Fear and Trembling

Fear and Trembling is a weird little movie from French director Alain Corneau (The Prince of the Pacific, Le Cousin) based on the award-winning novel by Amelie Nothomb. The main character happens to be named Amelie, and like Nothomb, was born in Japan before moving back to Belgium. Autobiographical? Perhaps. Either way, Fear and Trembling is best enjoyed by those familiar with the Japanese culture, anybody who has ever worked for an idiot boss, or even better, both. Amelie (Sylvia Tetsud, Anna M., The Chateau) is overjoyed when she gets a one-year contract as a translator working for Yamamoto, a large company. She missed Japan ever since she moved to Belgium. She feels like her heart belongs there. Boy is she wrong.

Although Amelie adores Japan, she seems to have little knowledge about the cultural mores of the country, especially as related to the workplace. Saving face is extremely important. Obedience is essential. Western habits of speaking one's opinion are frowned upon. Amelie quickly clashes with Monsieur Saito (Taro Suwa, Perfect Blue, Ju-On 2), who finds her incompetent. The tasks he gives her are menial, moronic, and test her patience. She is much happier with her manager, Fubuki (Kaori Tsuji, Pokemon 4Ever , The Key), primarily for her flawless Asian features. It's a shame that Fubuki soon believes that she is mentally retarded.

Amelie wants to do a good job, but also enjoys staring out the window and pretending to fly. One assumes that Amelie is a bit quirky and headstrong, but nothing else. Still, everything she does seems the exact opposite of what she should do, and makes her look stupid in the eyes of her peers. She quickly, and unintentionally makes enemies all over the company. When she volunteers for a project, she thinks it will make her look industrious. Instead, she is taking responsibility away from others, and making them lose face. She is punished with mind-numbingly dull work, partially out of revenge. In her own little game, she decides to do the best at her new jobs, as mindless as they are. Thus, she becomes great at making copies, adjusting calendars, and cleaning bathrooms. She never does any translating at all, and at one point is ordered to forget Japanese.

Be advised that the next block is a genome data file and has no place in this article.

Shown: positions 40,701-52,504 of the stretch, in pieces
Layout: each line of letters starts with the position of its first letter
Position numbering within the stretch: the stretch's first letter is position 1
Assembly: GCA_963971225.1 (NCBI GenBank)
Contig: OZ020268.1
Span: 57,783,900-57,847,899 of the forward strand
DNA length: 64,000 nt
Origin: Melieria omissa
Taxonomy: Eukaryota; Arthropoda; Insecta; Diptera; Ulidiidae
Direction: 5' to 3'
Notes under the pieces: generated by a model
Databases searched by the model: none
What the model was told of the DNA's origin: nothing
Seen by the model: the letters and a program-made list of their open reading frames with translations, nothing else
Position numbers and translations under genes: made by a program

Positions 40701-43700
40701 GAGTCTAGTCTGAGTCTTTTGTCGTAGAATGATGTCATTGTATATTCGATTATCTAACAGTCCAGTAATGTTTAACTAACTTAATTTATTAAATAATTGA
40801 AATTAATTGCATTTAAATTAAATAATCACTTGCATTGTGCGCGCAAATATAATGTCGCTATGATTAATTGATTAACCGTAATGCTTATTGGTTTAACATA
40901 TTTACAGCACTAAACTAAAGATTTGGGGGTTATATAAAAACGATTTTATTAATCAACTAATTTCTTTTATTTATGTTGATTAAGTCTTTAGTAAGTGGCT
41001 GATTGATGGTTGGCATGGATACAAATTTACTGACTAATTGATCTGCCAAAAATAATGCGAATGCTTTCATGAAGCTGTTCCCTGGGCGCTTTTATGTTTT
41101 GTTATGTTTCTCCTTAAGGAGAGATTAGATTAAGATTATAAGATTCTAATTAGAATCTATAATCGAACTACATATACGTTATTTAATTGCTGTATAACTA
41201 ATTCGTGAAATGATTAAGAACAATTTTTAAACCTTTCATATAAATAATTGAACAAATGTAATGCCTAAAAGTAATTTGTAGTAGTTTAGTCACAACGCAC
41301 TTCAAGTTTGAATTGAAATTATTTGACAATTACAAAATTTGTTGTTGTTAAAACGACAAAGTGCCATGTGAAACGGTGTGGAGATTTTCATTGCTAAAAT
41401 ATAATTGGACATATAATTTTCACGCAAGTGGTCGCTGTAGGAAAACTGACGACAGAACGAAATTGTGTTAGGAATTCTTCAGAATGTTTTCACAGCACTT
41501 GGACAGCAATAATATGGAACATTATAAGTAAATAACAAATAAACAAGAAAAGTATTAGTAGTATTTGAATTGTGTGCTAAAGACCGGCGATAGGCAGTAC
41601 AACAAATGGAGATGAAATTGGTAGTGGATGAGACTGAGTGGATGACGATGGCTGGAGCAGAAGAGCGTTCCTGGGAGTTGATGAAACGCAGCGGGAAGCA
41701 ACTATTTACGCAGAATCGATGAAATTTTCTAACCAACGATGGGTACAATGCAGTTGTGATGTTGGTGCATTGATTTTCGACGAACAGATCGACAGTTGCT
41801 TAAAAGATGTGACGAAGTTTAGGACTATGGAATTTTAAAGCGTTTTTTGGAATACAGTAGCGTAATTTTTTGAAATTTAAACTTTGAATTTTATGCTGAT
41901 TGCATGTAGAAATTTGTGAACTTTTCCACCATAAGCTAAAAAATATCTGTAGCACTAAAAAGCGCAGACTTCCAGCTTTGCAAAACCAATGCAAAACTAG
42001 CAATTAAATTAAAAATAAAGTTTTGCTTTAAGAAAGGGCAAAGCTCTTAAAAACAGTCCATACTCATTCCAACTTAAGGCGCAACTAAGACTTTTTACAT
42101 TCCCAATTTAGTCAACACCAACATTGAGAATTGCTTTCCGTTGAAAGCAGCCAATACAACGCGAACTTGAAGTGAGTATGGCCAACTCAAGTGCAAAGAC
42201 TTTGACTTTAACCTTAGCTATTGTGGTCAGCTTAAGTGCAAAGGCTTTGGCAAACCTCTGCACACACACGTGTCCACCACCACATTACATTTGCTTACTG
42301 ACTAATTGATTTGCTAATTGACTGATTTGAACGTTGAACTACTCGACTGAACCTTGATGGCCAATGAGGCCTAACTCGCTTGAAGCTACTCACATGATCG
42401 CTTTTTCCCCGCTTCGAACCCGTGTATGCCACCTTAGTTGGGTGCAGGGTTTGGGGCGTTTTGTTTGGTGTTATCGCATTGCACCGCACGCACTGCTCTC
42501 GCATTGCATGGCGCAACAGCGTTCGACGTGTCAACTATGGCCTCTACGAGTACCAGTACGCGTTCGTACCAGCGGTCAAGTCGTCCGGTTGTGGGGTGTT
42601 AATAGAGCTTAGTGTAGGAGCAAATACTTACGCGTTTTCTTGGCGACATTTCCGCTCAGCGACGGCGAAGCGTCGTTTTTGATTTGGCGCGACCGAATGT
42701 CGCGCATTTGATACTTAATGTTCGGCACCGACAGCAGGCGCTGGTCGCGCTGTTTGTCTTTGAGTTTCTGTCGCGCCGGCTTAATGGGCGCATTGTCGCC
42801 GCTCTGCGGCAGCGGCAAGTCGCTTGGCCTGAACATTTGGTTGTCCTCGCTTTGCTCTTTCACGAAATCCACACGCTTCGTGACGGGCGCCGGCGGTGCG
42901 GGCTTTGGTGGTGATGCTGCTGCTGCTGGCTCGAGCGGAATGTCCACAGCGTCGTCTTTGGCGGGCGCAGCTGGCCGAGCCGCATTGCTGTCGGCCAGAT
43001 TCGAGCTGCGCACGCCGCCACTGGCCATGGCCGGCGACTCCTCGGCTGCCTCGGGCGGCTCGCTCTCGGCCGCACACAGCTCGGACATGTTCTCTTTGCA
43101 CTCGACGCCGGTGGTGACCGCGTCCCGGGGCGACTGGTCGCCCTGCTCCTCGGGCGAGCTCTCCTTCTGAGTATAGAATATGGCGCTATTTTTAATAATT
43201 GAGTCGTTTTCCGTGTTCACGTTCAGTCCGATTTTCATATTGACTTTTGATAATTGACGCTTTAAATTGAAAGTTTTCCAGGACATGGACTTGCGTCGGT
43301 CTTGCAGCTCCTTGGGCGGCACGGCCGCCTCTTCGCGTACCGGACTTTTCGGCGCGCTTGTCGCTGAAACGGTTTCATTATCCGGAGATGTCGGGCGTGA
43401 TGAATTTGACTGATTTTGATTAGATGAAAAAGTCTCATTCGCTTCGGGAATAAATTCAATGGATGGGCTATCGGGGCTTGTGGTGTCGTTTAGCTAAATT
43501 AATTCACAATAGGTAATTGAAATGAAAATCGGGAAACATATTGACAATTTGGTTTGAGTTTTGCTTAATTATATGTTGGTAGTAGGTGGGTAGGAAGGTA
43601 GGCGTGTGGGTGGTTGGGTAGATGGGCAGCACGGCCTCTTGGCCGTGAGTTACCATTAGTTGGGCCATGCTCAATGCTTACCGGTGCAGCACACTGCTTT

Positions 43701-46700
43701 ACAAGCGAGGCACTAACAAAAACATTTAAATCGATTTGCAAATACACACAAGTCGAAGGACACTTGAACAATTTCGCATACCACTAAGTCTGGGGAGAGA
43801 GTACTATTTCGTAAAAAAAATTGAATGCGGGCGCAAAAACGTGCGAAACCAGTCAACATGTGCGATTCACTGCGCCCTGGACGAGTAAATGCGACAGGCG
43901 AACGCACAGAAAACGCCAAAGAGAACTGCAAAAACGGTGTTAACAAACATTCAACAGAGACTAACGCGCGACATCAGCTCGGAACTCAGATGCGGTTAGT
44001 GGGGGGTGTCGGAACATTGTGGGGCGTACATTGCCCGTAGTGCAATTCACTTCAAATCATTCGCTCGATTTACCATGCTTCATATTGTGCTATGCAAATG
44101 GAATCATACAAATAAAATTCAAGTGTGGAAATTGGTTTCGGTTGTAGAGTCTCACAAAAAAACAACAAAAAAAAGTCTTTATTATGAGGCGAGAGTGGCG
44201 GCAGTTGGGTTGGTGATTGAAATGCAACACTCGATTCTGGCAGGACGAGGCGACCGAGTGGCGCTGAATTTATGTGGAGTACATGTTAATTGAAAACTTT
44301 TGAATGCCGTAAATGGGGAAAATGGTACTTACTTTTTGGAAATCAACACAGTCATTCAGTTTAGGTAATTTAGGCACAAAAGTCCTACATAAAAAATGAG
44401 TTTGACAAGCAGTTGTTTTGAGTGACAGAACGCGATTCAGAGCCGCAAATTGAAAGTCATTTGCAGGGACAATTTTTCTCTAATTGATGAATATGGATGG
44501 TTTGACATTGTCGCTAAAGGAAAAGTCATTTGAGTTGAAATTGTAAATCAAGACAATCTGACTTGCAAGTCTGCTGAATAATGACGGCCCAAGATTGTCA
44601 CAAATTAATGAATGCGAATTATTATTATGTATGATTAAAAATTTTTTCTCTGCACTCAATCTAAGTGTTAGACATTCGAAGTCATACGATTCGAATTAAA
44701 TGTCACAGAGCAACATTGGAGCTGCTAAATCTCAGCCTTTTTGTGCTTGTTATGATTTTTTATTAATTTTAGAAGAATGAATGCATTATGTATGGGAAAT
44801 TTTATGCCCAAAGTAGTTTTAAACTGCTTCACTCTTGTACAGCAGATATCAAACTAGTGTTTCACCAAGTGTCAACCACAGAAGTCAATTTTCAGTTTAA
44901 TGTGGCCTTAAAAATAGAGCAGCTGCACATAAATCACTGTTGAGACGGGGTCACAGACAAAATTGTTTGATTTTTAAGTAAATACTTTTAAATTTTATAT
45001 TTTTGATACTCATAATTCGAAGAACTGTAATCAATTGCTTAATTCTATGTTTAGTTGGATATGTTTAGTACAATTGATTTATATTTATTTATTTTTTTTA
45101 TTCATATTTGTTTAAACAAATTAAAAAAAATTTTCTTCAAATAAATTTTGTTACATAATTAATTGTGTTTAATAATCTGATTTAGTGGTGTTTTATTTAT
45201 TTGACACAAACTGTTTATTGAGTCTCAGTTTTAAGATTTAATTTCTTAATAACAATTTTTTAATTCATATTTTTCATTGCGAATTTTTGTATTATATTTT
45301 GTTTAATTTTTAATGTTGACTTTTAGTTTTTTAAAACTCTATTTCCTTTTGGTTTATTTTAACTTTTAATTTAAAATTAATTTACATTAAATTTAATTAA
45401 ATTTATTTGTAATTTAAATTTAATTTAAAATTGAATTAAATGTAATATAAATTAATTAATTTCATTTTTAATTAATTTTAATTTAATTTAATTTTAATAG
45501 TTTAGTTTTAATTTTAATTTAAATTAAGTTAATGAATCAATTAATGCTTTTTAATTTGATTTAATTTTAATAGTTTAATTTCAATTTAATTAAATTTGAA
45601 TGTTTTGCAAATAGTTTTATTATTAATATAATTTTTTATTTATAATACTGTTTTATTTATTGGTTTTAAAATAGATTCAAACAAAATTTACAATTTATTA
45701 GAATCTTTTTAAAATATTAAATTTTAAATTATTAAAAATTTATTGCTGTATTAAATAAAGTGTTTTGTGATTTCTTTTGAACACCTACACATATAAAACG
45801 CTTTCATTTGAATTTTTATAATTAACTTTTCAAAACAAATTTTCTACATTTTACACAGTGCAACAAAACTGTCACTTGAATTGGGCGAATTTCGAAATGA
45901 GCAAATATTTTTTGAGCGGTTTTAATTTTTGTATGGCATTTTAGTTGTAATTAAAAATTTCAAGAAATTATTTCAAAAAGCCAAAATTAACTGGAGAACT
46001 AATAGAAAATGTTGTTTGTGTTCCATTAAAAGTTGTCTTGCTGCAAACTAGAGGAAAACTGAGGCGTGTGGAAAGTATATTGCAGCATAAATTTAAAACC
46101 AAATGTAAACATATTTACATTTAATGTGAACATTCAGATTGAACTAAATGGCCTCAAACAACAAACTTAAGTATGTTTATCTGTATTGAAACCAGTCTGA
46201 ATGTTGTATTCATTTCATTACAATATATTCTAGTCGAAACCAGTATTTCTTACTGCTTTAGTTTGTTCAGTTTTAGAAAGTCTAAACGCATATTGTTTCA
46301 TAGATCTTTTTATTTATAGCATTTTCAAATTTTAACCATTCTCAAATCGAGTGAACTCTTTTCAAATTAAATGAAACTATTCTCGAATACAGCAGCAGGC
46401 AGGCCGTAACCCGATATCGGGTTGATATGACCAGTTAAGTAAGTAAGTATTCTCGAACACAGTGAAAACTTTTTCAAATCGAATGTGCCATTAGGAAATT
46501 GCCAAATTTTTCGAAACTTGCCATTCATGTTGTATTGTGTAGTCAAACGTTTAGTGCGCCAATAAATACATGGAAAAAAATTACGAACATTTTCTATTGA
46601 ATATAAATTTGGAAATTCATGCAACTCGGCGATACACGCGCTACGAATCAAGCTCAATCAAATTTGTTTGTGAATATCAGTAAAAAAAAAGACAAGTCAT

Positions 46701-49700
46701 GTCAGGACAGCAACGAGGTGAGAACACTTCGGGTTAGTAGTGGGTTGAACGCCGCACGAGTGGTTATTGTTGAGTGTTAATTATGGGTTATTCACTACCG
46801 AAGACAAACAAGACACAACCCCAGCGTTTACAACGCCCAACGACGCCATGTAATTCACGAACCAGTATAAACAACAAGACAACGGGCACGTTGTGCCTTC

Tetsud's reactions and voiceovers are priceless. She is literally stuck in some weird universe where nothing makes sense. Any sane person would quit. She continues, even throwing all her effort into the work, because that is what a Japanese person would do. Corneau does go a little over the top with some of her managers, but this is primarily for comedic effect. Saito judges her work as worthless without looking at it. Omochi (the appropriately named Bison Katayama) screams at every possible opportunity. Fubuki smiles but schemes her way around Amelie. And while Fear and Trembling may inspire laughter, Corneau also wants people to look a bit deeper and think. It is utterly degrading what Amelie's managers make her do, and there is an undercurrent of sadness throughout the film. Amelie, and to a lesser degree Fubuki, are doing what is expected of them. They realize that this may not be the best thing to do, but feel powerless. It's this juxtaposition between surreal comedy and more serious emotions that make Fear and Trembling fun, if not a bit frightening to watch.

Mongoose Rates It: Not Bad.
1 hour, 47 minutes, French and Japanese with English subtitles, Not Rated but contains language and minor nudity, an R.

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